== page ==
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7.12.02

Read Bin Laden's Letter

My friends in the peace movement who dissent from this country's response to the Sept. 11 attacks have another take on what must be done to free us from terrorism and restore security. Look, they say, at what America is doing to make people fly planes into buildings. They cite our "miserly" $6 billion foreign aid budget to help the world's poor vs. more than $300 billion "for the power to kill." Rather than crusade against wickedness, America should halt the arms trade, lift sanctions against Iraq and curb the CIA, they argue. Correct, they demand, the 50-year imbalance in the U.S. stance in the Israeli-Palestinian conflict ("the most important source of hatred for the U.S. throughout the Muslim world"). Embrace the United Nations, the Kyoto agreement on global warming, the Nuclear Test Ban Treaty, the Law of the Seas agreement and an international war-crimes court. To quote one author, "Until we take responsibility to try to lift up that which is good in us and cast out that which is bad, the scourge of terrorism will continue to torment us."

Sorry, but I don't think that's going to quite cut it with al Qaeda.

We are, I do believe, regarded by Osama as beyond the pale.


This highlights the problem with thinking of the war on terror as a fight against al-Qaida. Al-Qaida is a (relatively) small coordinating group, which links angry fundamentalists and lends them a catchy brand name (a la the Dread Pirate Roberts). Assuming we can take Osama's words at face value, that they're not propagandistic rhetoric or a high opening bid, they reflect the feelings of Osama and his close cohorts. They don't necessarily reflect the larger phenomenon of Islamic discontent that provides support and a friendly environment for al-Qaida and the less well known groups it works with. The sins of the West cited by the anti-war movement are part of what makes third-world Muslims turn to fundamentalism and al-Qaida for answers. Colbert King may be right that Osama and other leaders have a non-negotiable hatred of the West and won't be satisfied with anything less than a completion of the Holocaust. But what Osama thinks would be much less relevant to world affairs if millions of desperate people weren't looking to him for answers.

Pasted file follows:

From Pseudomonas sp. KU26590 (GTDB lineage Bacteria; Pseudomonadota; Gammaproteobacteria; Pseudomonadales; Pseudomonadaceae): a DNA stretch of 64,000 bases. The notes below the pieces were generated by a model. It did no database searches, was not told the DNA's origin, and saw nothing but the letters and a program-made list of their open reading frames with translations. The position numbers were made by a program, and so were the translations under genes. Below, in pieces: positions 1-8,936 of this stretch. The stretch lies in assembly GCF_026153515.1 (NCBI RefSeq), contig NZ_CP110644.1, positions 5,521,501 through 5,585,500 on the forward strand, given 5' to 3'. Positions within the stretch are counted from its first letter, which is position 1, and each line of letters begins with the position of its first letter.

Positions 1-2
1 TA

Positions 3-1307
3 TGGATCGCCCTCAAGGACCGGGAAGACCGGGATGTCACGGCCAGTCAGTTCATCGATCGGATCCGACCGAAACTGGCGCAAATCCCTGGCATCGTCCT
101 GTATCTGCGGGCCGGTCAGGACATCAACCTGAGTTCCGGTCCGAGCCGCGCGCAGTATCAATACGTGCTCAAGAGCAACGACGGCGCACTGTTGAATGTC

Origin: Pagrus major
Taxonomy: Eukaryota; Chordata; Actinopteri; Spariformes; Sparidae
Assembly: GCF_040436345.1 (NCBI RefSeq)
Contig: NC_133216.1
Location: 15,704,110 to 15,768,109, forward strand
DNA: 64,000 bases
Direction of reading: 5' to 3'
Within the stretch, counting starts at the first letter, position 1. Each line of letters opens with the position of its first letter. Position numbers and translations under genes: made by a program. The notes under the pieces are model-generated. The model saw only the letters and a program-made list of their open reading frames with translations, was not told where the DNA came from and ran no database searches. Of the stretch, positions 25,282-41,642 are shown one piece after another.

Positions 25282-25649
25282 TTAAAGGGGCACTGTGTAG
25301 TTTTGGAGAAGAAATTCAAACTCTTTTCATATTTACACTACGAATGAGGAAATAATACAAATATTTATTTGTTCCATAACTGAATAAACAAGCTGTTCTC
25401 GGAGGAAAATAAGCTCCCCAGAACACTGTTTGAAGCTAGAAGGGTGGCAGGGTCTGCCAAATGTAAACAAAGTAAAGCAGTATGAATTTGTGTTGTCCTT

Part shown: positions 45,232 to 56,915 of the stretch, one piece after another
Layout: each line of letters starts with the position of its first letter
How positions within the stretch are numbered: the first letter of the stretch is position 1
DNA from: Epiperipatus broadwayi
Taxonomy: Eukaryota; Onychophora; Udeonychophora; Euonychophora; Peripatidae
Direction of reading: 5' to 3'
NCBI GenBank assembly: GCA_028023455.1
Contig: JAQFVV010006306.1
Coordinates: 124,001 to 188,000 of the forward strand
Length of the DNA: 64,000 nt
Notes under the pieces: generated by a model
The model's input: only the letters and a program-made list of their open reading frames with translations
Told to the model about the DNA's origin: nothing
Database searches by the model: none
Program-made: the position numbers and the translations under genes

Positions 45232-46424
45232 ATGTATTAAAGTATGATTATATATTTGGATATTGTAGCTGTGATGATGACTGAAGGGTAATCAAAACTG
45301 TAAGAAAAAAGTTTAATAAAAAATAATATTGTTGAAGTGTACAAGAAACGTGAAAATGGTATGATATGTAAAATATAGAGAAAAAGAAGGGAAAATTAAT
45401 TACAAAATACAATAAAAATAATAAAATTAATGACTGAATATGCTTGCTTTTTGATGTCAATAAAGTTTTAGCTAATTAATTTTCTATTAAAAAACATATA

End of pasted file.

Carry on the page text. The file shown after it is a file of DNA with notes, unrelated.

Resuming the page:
The anti-war movement makes the opposite mistake -- assuming that since some poor Palestinians hate the West because the Israeli Defense Force flattened their houses with an American bulldozer, then Osama's personal grievances are a list of legitimate complaints that the West can simply address. I'll admit to having been in this camp, as I wrote a commentary shortly after September 11 arguing that American foreign policy was the root of Osama's Islamist anti-Americanism. My point there should be revised to reflect that fact that American foreign policy is an important, not the only, factor in making a radical movement like Islamism appealing to third-world Muslims (though without saying that "they hate our freedom" is part of it). And that Osama is capitalizing on this, without saying that he is just like the "Arab street" that supports him.

Both schools of thought on Islamic anti-Americanism -- the "they hate us for what we did to them" and the "it's irrational hatred that we can't negotiate with" positions -- have elements of truth. But they both stumble over the assumption that Islamic terrorism is a unified phenomenon, rather than a process made up of diverse elements.

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